Program preserves Louisiana culture

Published 12:00 am Saturday, December 11, 2010



LUTCHER – High school students in St. James Parish had the chance Wednesday to reconnect with the culture, traditions and customs of the past by diving into them first hand.

About 150 students from Lutcher and St. James high schools took lessons on hand carving, net making and quilting; danced along to Zydeco music and indulged in an assortment of culinary delicacies as part of the school system’s annual Cajun/Creole Day at the St. James Career and Technology Center.

Rachael Schexnayder, a culinary arts teacher at the center, said the program is designed to get students interested in the various cultural influences that make up the many traditions carried out in the River Region so one day they can continue to pass those traditions down in the future.

“Our students usually don’t know why we are referred to as ‘Cajuns’ and don’t realize the combination of influences that go into the foods we eat and the lifestyle we lead,” Schexnayder said.

Schexnayder said grants from the Houma Regional Arts Council and the River Region Arts and Humanities Council help pay for the program, now in its sixth year. The event brings in artists, cooks and skilled workers from across Southeast Louisiana, who demonstrate some of the tricks and trades of the Cajun culture.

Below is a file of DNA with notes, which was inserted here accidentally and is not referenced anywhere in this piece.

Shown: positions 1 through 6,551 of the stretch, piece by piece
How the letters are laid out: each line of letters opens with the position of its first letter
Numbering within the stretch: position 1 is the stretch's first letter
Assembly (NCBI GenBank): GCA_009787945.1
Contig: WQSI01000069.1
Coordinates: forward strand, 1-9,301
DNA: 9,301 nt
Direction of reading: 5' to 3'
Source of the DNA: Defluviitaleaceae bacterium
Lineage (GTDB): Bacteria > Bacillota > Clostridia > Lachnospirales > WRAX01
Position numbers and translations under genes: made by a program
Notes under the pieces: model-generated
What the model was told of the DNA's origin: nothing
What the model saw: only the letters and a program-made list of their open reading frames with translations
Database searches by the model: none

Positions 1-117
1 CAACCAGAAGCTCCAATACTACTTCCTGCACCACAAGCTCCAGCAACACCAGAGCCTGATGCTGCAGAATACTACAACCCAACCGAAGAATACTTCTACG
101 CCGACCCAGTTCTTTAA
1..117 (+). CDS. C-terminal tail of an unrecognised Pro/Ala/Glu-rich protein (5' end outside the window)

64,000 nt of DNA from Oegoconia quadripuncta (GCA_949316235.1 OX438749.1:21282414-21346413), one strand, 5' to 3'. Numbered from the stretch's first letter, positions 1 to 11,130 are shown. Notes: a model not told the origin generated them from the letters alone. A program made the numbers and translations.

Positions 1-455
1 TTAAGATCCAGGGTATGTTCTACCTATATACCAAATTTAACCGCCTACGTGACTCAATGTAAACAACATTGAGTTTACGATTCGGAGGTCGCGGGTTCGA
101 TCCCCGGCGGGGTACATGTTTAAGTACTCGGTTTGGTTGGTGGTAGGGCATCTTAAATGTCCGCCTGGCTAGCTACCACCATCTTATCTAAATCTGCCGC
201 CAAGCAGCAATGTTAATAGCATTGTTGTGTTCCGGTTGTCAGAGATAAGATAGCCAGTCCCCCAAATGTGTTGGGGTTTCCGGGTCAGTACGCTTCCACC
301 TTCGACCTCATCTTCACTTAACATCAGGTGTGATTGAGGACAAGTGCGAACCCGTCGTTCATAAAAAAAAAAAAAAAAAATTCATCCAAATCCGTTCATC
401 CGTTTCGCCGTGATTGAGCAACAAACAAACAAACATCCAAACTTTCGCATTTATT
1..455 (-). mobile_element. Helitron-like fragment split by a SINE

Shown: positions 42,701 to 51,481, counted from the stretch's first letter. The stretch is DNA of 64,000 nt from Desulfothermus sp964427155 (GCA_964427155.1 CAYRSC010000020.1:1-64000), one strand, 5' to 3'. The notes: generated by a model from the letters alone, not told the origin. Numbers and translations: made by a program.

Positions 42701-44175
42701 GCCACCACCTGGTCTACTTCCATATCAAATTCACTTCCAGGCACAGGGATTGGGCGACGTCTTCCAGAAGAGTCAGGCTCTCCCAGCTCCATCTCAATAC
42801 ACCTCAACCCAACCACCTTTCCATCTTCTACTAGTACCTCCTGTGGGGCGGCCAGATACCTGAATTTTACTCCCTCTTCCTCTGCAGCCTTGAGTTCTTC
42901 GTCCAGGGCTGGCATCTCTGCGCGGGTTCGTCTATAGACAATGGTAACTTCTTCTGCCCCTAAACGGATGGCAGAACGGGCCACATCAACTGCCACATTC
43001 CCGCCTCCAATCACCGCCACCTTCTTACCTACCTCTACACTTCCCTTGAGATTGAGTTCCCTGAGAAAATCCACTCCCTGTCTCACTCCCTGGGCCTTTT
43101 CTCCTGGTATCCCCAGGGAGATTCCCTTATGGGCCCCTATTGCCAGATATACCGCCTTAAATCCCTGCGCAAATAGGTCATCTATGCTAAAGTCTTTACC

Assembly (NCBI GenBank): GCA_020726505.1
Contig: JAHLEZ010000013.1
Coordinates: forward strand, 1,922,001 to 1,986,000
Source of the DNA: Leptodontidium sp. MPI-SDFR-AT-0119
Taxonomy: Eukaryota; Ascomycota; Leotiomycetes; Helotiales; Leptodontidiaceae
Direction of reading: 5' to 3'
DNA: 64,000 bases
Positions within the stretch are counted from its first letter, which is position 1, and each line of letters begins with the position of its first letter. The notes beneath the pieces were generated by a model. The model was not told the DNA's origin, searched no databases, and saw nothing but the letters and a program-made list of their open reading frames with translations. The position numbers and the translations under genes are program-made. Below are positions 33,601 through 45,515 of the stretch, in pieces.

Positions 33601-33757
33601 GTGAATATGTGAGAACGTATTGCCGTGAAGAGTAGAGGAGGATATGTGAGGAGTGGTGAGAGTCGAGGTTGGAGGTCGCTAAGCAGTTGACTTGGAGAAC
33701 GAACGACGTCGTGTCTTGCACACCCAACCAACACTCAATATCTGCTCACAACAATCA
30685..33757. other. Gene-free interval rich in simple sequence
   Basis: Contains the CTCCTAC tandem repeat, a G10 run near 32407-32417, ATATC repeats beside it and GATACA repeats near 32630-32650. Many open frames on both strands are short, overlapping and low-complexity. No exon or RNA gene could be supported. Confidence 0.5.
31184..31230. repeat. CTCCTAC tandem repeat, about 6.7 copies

“They have all learned their skills through generations of families, and now they are passing along what they know to this younger group,” Schexnayder said. “You can’t get this much hands-on experience in the classroom setting, and we stress to the students that they must at least spend some time with each artisan.”

Some of the tradesmen and women were even surprised by how much genuine interest some of the students show.

“One of the things that always impresses me is that when they sit down and talk they tell stories to me about family members that have quilting experience,” said quilter Daisy Comeaux. “It is rewarding for me to hear. It’s not just girls, either, some of the guys really get into it as well.”

Students were taught about the intricacies of weaving a fishing net, the tricky skill of alligator trapping and skinning, and the proper method of grinding sassafras into file for gumbo.

Later in the day, the groups moved outdoors where a team of cooks demonstrated preparations for gumbo, jambalaya, cane syrup, sausage and Cajun beignets.

Schexnayder said the project has made great strides in changing the students’ appreciation for the lifestyle and culture of the community.

“In our small parish alone, there are people from French, Spanish, Italian, African and German descent,” Schexnayder said. “The lifestyle and food traditions that are so strong in our area have been influenced by all of these cultures, and with the help of these talented cooks and artists, we are showing these students what it means to be a part of the Cajun and Creole heritage.”